Xcel Energy does not have to share ownership of a planned Twin Cities-to-La Crosse transmission line with a Wisconsin competitor, federal regulators ruled earlier this week.
American Transmission Company (ATC) had argued it was entitled to own part of the $490 million project in a complaint to the Federal Energy Regulatory Commission (FERC).
On Monday, FERC denied ATC’s complaint and said MISO, the Midwest’s electricity grid operator, was correct to distribute ownership of the transmission project as it did.
(Photo by zman z28 via Creative Commons)
Minneapolis is poised to become the first city in the Midwest to adopt an energy benchmarking and disclosure rule for commercial buildings.
The City Council’s energy and environment committee unanimously passed a proposal Monday (video) to require large commercial building owners to annually measure and report energy consumption data. (UPDATE: The full city council approved the proposal on Feb. 8.)
Council Member Elizabeth Glidden, who proposed the ordinance, said it’s about using market forces to capitalize on the “untapped potential” of commercial building energy savings.
“The intent of this ordinance is to use market force — not performance or design mandates — to increase energy efficiency in existing commercial and city-owned buildings,” said Brendon Slotterback, the city’s sustainability program coordinator. “It’s also intended to provide consistent, transparent reporting on energy and water use data, not just to owners and managers, but to tenants, potential tenants and the public at large.”
It’s also designed to promote green job growth. Slotterback said energy service companies in cities with similar ordinances have seen up to 30 percent increases in activity as building owners sought to improve their scores.
The hills above Grand Marais, Minnesota, with Lake Superior in the background. (Photo by Andy Tinkham via Creative Commons)
Cheap natural gas prices have pushed many biomass projects to the back burner in recent years, but it’s a different story in rural communities without access to pipelines.
In northern Minnesota, two towns are considering their next steps after preliminary studies showed that small, wood-burning district heating systems could have economic and environmental benefits — if they can find a way to finance the up-front construction costs.
Grand Marais, on the north shore of Lake Superior, and Ely, on the edge of the Boundary Waters Canoe Area, currently rely on fuel oil or propane for heat.
“Up here, there’s no natural gas because there’s no pipeline. We live on solid rock, so everything is trucked into the community,” says Paul Nelson, chairman of the Cook County Biomass Working Group in Grand Marais.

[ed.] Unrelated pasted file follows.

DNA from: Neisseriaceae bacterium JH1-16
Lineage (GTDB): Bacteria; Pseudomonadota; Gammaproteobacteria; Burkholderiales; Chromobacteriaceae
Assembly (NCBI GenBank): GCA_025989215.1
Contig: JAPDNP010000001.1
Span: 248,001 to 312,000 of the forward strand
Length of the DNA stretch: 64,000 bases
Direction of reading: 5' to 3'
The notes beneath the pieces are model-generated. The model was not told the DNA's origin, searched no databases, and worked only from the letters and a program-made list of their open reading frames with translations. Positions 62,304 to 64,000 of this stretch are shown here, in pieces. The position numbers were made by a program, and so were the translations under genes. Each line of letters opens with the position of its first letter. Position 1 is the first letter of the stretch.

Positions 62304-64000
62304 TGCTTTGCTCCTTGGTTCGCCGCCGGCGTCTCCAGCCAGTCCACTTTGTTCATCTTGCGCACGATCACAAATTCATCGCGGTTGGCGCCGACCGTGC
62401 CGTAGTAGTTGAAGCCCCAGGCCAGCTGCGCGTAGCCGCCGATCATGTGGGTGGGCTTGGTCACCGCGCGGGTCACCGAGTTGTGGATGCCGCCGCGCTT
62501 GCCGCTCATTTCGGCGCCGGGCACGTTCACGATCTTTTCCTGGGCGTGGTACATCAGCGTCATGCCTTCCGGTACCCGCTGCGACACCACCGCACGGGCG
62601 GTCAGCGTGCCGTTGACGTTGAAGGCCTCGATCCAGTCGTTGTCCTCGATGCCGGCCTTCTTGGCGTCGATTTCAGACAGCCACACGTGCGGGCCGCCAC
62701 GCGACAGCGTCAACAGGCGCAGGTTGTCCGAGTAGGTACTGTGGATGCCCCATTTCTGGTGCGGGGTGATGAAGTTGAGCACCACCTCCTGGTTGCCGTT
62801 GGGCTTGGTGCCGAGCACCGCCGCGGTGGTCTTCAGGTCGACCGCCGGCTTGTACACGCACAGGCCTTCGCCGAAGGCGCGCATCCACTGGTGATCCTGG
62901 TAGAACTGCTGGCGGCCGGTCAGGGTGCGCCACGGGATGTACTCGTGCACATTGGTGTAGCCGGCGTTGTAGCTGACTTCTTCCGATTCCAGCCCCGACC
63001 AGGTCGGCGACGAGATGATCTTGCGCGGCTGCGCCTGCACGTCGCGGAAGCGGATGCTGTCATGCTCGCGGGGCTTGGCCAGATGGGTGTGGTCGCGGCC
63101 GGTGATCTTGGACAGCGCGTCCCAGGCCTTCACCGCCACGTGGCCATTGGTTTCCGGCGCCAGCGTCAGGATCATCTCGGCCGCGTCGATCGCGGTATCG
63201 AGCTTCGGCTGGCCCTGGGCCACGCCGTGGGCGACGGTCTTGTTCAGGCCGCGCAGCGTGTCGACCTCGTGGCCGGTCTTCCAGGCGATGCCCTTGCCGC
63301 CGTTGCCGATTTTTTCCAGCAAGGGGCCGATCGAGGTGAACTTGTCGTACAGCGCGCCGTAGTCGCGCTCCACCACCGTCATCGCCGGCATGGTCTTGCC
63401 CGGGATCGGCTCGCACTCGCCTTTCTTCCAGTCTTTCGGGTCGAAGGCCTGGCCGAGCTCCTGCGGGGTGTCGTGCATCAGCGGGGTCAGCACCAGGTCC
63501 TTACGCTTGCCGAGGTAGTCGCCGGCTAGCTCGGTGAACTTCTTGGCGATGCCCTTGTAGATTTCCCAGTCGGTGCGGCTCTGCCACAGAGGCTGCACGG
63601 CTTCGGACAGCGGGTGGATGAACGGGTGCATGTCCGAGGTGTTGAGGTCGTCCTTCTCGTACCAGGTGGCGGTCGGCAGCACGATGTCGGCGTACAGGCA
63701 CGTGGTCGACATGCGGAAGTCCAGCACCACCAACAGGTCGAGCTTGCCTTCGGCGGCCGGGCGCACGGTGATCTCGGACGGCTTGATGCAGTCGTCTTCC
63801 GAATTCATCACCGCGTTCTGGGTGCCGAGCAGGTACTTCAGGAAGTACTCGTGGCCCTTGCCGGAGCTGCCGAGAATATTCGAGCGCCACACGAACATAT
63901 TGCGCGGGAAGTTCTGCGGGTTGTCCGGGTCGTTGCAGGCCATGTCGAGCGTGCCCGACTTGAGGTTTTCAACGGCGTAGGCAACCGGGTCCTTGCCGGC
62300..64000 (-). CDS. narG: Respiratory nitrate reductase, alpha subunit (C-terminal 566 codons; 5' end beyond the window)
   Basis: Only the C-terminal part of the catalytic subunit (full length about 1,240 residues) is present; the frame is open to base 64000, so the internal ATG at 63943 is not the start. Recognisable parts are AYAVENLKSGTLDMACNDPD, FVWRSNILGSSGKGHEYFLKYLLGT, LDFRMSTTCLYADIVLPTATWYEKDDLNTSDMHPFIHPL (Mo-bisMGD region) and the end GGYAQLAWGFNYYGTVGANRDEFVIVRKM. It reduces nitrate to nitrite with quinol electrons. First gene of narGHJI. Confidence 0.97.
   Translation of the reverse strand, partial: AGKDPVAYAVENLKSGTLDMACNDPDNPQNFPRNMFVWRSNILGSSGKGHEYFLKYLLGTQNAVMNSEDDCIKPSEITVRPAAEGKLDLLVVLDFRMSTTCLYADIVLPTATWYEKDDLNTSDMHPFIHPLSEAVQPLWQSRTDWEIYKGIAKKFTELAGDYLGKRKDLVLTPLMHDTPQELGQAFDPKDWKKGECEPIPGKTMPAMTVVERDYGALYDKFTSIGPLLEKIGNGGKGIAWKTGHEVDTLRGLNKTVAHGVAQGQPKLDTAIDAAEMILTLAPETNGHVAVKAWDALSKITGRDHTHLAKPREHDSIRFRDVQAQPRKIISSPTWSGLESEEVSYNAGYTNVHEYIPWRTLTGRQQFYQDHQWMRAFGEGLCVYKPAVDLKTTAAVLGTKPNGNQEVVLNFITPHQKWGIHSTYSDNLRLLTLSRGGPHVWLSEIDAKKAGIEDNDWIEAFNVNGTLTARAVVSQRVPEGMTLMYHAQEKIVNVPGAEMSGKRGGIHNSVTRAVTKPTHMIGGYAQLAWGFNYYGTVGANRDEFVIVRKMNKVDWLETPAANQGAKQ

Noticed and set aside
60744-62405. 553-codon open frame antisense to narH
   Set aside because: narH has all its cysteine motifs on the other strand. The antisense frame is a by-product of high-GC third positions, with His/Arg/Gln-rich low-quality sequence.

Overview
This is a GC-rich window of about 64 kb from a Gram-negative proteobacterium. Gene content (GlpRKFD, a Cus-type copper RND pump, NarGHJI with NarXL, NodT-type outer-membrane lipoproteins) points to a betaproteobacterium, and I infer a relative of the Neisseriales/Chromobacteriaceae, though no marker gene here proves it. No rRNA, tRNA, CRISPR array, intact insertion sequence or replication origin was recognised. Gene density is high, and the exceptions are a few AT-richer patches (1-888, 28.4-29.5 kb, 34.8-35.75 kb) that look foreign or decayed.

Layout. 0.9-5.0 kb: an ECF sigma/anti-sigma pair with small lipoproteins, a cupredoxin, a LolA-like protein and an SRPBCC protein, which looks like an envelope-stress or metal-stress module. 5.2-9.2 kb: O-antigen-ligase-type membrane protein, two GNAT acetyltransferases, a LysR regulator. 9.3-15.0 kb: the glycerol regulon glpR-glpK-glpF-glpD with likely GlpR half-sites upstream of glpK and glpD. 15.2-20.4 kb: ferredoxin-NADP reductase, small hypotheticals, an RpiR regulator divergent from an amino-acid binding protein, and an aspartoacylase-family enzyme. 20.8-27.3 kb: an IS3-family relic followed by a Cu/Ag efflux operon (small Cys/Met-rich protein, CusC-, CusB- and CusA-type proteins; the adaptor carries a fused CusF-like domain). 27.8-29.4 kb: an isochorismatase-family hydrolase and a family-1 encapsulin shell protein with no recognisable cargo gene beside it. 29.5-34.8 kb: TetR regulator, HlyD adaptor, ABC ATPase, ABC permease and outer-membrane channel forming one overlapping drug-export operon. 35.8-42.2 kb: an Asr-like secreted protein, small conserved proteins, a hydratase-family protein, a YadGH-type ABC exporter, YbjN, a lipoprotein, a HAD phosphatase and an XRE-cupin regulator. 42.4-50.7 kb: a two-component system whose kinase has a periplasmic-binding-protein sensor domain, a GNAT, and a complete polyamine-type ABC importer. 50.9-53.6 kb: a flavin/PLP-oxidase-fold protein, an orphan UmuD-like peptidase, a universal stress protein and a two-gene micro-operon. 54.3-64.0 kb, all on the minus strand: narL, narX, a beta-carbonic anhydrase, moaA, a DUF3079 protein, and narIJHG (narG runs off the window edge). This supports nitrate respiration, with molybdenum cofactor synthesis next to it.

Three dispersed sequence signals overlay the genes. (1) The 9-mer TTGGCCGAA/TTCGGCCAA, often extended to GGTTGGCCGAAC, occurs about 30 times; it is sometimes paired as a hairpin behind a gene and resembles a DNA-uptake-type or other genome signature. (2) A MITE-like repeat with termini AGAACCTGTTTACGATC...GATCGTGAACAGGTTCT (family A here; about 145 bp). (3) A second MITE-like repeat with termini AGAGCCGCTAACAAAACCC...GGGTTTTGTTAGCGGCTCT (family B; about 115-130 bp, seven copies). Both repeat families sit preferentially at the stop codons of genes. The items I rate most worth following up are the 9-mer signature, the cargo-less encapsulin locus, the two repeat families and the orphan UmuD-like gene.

Meanwhile, both towns are surrounded by aging forests that could provide more than enough sustainably harvested wood to power a community-scale district heating plant, according to an analysis by Dovetail Partners, a Minneapolis environmental nonprofit.
A solar array at a farm in central Minnesota. (Photo by CERTs via Creative Commons)
This could be the year major solar legislation sees the light of day in Minnesota.
A Democratic sweep in November has clean energy advocates optimistic about their causes following two years of legislative control by conservative Republicans.
The top priority on their agenda: a bill that would require Minnesota utilities to generate a tenth of their electricity from solar by the year 2030.
“Our top energy priority is the 10 percent solar standard,” said Steve Morse, executive director of the Minnesota Environmental Partnership, a coalition of more than 75 environmental and conservation groups.
“We have a tremendous untapped resource, and we have the stars aligned to make major headway in ramping up our solar distributed generation here in the state,” Morse said.
The Prairie Island nuclear plant in Minnesota. (Photo via NRC)
Minnesota’s Prairie Island Indian Community says it’s time for nuclear regulators to get real about the likely amount and duration of spent fuel storage at a dry-cask facility in the tribe’s backyard.
An Atomic Safety and Licensing Board will hear arguments today in St. Paul over whether the tribe can intervene in re-licensing proceedings for Xcel Energy’s Prairie Island nuclear waste storage facility in Red Wing, Minnesota.
“All we’re saying is let’s be realistic about this,” said Phil Mahowald, the tribe’s general counsel.
The 20-year-old Prairie Island facility was originally built and licensed as temporary storage until the federal government built a national nuclear waste repository at Yucca Mountain in Nevada.